How the return of inverted fullbacks has benefitted Taylor & McGregor

The last few weeks have seen the steady reintroduction of the inverted full-back system, one which has seen not just an all-round improvement in the team’s performances on the park but has also raised the levels of individuals.

Some of the biggest beneficiaries of this have been Greg Taylor and the Celtic captain Callum McGregor.

Both players had seen sloppy starts to the season, with some calls for the pair to be dropped even arising. However, in recent weeks the pair have been hitting form, with McGregor putting in a top performance at Ibrox against Rangers and Taylor most recently being awarded the player-of-the-match against Livingston at the Tony Macaroni Arena at the weekend.

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Here are a few ways in which a simple tactical tweak from Brendan Rodgers has led to Callum McGregor and Greg Taylor getting back to their best:

Playing to Taylor’s strengths

Taylor struggled in the early stages of his Celtic career as he was being encouraged to hit the byline as a traditional overlapping full-back. With his lack of pace and not having the physical attributes to play that role, Taylor didn’t develop well in that role.

It wasn’t until Ange Postecoglou came in and demanded the full-back to show off a more technical side to his game that we saw the best of the former Kilmarnock man. Taylor’s slick passing and knack for picking up pockets of space have been vital in driving Celtic forward, with his performance at the weekend being the clearest evidence of that.


Stress off of the captain’s shoulders

One of the main reasons that Callum McGregor struggled in the early stages of this season was that he was being targeted, doubled-up on and constantly marked by opposition teams. Games against Aberdeen at Pittodrie and Kilmarnock at Rugby Park in particular were the clearest examples of this as the Killie midfield, especially, completely nullified McGregor’s game and didn’t allow him to get involved in the match at all.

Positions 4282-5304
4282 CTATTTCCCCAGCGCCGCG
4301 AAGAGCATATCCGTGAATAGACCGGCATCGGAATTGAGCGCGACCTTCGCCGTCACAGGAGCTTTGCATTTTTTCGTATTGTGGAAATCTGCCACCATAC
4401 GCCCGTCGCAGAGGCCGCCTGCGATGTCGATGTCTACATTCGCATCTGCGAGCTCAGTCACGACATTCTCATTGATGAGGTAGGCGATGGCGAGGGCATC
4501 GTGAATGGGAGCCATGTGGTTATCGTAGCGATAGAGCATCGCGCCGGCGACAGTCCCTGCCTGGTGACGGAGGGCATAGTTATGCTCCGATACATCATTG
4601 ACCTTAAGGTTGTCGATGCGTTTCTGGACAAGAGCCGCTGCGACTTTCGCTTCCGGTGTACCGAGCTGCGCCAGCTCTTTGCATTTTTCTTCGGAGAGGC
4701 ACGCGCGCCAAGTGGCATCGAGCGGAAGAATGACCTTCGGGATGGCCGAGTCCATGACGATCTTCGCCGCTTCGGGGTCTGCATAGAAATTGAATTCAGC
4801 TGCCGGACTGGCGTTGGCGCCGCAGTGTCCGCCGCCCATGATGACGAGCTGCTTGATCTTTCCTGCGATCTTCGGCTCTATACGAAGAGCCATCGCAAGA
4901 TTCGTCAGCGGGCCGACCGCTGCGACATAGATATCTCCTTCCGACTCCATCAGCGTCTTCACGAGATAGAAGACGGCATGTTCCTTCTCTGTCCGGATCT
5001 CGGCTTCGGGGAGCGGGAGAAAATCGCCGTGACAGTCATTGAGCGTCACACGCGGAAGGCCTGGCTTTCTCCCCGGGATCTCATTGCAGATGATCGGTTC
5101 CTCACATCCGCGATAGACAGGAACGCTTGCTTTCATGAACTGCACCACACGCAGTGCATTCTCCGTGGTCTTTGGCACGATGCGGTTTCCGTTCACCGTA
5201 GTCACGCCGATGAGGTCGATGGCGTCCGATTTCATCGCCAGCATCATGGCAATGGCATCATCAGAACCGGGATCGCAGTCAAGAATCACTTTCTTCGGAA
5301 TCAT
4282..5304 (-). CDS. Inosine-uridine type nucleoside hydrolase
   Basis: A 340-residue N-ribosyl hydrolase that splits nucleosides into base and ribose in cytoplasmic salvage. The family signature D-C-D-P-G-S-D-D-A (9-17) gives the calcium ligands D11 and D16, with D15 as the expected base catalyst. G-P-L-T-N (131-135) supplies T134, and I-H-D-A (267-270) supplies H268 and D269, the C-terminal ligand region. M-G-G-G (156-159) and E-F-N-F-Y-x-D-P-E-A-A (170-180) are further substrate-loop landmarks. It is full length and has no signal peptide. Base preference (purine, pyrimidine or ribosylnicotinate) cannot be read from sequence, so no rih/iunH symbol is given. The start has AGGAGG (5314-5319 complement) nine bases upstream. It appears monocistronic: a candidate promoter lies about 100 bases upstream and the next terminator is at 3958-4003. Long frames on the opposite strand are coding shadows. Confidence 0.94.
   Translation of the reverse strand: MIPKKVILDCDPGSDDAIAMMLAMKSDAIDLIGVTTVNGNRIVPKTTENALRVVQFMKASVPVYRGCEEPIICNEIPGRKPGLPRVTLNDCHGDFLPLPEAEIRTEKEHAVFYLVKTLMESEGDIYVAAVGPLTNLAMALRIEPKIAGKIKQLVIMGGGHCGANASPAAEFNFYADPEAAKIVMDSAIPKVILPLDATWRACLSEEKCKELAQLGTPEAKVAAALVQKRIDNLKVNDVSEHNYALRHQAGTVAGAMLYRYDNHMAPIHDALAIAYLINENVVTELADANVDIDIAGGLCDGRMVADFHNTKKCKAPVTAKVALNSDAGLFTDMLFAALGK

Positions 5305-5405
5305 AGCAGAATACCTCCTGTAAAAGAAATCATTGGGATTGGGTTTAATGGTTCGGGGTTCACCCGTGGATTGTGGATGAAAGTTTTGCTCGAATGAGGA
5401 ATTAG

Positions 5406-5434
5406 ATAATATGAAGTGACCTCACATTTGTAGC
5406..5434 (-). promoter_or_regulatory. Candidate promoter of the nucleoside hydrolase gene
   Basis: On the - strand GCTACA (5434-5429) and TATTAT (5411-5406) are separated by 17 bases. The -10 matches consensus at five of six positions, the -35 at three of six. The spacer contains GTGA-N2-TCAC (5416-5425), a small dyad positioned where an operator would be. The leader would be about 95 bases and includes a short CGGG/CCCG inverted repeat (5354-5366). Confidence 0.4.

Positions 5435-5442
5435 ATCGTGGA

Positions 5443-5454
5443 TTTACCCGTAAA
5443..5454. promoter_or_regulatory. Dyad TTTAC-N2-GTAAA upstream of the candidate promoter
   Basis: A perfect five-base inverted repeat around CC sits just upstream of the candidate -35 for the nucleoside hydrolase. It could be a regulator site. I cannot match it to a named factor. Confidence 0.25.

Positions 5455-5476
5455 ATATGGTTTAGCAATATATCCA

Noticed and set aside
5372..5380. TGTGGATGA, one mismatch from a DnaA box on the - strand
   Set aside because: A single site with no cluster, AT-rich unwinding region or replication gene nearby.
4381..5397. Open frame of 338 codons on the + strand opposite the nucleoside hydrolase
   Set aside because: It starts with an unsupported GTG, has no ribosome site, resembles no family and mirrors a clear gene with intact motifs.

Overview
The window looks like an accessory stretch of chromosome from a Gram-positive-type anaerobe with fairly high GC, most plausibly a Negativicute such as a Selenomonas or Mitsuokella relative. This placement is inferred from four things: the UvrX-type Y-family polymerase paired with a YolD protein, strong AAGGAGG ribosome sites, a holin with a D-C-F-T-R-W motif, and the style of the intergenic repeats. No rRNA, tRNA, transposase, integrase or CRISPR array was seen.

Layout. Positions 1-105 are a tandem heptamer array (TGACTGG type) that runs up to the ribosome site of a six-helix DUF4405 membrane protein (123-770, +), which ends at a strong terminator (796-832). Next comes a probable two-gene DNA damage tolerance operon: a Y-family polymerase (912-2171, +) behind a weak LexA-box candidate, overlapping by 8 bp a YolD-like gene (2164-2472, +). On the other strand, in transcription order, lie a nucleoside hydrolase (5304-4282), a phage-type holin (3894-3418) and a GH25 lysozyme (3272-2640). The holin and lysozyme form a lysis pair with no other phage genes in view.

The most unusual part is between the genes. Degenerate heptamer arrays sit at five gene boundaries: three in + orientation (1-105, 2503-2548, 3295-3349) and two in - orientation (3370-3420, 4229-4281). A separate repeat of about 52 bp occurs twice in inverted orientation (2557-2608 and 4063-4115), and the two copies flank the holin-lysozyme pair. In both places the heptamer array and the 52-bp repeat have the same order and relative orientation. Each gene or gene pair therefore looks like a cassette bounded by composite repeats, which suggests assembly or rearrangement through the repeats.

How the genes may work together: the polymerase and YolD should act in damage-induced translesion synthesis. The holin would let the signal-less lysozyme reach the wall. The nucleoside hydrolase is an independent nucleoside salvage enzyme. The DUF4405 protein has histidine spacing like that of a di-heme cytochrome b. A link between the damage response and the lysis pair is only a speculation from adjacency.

It seemed as though he was still instinctively expecting a full-back to be there behind him providing more defensive cover, and Rodgers has addressed that with the steady reintroduction of the inverted full-back system.

McGregor now has Taylor as not just an extra defensive option to prevent opposition counter-attacks and overloads, but also as a passing option which has weeded out a lot of the errors we were seeing in his game in the first few matches of the domestic season.



Beneficial in Europe

A final benefit that the reintroduction of the inverted full-back system should bring to the Celtic team is in the Champions League.

Fans were surprised to see Celtic playing out from the back in Rotterdam as that was the key to our demise during Rodgers’ first crack at the Champions League, however, things are different this time around.

Taylor coming inside allows another passing option for Celtic’s defenders as the side looks to progress the ball through to the midfielders, which is arguably the strongest and most creative part of the team. This is where most of Celtic’s chances in Europe will come from, with someone like Reo Hatate there who isn’t afraid to take the risks required to carve out the high-quality chances that will win games at that level.

It doesn’t just relieve stress off the Celtic defence, but it helps the transition to attack quicker as well.


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